International Bar Association releases report on gender disparity in the Dutch legal profession

The report is the fifth in a series on gender disparity across the global legal profession

International Bar Association releases report on gender disparity in the Dutch legal profession

In Dutch law firms, women make up 49 percent of lawyers, but only hold 28 percent of senior roles, according to a new report.

The International Bar Association’s report – with a focus on the Netherlands – is the fifth in a series on gender disparity at senior levels across the global legal profession.

Overall, women make up 57 per cent of all lawyers across the combined legal disciplines surveyed in the Netherlands, but only 46 per cent of senior positions. This figure – alongside that for Nigeria (43 per cent) – is the highest percentage of senior female lawyers seen across the study to date. In Uganda it is 40 per cent, in England and Wales 32 per cent, and in Spain 31 per cent.

Further survey results revealed that in the public sector, 63 per cent of lawyers in the Netherlands are women. However, that figure dropped to 45 per cent when senior roles were examined.

With regard to the Netherlands’ judiciary, survey results indicate the least percentage drop and relative parity between men and women, with women making up the majority of the judiciary (61 per cent) and occupying 54 per cent of senior roles.

Results for the corporate sector show the greatest disparity between women working in the legal profession (58 per cent) and women working at a senior level (29 per cent).

Released in collaboration with the LexisNexis Rule of Law Foundation, the 50:50 by 2030: A longitudinal study into gender disparity in law – The Netherlands Results Report follows publication of examinations into gender disparity in senior roles across the legal profession – private practice, in-house legal teams, public sector institutions and the judiciary – in England and Wales, Nigeria, Spain. and Uganda.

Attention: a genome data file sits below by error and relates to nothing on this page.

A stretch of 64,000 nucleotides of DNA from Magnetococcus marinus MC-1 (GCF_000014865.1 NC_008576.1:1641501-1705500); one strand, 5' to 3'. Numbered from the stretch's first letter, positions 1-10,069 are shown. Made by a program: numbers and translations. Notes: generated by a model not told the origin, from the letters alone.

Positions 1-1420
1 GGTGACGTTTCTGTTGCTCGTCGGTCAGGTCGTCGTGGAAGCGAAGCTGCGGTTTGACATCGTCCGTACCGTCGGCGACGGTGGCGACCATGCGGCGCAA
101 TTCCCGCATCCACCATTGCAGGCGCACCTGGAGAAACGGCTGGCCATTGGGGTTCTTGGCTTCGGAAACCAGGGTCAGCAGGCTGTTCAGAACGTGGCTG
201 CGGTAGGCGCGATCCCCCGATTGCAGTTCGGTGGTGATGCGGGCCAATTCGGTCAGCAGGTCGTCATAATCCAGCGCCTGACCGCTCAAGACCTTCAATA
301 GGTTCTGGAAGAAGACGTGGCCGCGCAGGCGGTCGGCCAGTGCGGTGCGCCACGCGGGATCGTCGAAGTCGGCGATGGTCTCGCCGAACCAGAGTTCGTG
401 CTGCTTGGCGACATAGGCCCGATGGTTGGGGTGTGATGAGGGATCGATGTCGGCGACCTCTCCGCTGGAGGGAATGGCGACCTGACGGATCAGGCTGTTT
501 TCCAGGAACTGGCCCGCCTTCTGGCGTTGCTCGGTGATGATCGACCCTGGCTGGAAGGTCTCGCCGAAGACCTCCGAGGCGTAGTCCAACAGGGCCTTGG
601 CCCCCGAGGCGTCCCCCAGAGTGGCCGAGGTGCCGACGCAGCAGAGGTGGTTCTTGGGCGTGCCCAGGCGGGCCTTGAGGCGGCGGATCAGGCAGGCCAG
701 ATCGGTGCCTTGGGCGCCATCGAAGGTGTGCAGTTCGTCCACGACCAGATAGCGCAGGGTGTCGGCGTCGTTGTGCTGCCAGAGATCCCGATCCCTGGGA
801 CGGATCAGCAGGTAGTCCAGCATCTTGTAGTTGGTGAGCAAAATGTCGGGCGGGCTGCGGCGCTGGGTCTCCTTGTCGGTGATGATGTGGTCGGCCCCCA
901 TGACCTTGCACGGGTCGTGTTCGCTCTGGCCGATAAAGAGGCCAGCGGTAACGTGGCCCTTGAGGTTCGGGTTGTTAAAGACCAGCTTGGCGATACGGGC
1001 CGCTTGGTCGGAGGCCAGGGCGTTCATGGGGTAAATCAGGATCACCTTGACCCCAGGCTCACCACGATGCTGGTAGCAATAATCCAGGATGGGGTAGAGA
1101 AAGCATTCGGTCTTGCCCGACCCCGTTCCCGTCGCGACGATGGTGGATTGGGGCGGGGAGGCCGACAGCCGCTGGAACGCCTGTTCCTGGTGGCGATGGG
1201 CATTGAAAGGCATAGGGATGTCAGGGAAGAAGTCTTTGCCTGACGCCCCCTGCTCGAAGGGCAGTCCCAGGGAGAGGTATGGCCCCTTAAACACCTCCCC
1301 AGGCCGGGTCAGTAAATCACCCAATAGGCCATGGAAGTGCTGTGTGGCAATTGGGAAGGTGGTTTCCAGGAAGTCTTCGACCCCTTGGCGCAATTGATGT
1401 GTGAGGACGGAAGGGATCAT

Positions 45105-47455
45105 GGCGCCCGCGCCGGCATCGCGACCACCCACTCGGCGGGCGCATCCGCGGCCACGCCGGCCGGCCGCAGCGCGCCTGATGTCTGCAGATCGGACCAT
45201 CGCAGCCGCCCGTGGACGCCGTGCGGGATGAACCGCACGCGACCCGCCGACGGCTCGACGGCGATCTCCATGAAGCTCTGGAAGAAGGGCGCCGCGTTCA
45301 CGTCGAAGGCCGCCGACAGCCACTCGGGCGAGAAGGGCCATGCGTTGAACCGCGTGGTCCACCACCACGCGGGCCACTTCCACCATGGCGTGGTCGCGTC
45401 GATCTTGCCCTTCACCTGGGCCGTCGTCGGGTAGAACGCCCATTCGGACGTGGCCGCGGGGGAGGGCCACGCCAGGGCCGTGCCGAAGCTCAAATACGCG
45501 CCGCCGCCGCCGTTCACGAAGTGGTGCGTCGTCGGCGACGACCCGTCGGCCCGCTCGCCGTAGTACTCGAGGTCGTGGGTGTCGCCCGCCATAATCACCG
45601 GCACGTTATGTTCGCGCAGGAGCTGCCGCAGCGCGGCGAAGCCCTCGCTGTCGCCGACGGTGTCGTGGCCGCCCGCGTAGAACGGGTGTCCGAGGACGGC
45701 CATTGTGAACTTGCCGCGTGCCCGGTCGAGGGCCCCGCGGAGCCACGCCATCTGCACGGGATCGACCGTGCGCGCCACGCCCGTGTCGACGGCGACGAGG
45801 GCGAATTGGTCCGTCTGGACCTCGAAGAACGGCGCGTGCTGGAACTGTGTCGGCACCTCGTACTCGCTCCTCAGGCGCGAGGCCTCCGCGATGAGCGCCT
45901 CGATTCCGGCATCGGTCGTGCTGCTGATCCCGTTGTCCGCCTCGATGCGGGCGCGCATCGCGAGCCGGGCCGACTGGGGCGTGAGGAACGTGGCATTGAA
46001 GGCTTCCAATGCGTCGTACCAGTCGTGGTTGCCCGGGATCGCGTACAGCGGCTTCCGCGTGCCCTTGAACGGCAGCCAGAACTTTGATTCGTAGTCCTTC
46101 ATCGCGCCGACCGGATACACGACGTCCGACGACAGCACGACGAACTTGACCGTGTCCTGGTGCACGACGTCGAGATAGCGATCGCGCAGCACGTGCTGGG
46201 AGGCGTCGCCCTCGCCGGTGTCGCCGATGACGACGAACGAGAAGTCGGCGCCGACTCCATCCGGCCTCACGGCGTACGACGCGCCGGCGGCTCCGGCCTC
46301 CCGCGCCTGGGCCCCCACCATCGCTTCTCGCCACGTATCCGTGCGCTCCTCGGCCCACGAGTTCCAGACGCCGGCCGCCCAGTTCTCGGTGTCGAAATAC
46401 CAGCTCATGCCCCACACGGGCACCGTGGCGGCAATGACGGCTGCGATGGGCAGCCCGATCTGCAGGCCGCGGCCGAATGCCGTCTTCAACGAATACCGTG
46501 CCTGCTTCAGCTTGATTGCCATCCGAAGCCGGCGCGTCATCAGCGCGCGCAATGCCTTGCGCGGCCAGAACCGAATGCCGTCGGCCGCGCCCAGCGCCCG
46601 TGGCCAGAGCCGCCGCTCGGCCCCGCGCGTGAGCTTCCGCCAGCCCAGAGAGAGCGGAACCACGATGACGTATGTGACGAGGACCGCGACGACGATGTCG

“As a partner at Loyens & Loeff, the promotion of gender equality has been nothing less than a personal mission,” said Carola van den Bruinhorst, chair of the legal practice division and member of the IBA management board. “The findings in this report show that in the Netherlands, despite parity or even a female majority within the lower ranks, there are significant drops in gender parity levels in senior positions.

“To truly attract, retain and progress gender diversity, change is needed. This requires the support of those in the most senior positions in law firms, usually males, to take ownership of and responsibility for diversity initiatives. Let this report serve as a call to action for all stakeholders in the legal profession.”

The 50:50 by 2030: A longitudinal study into gender disparity in law project is a nine-year global project that aims to uncover the root causes of gender disparity at the top of the legal profession, examine the impact of equality initiatives, and produce a blueprint for gender equality at all levels. Unique in scope and duration, the next reports to be published focus on the jurisdictions of Chile and South Korea.

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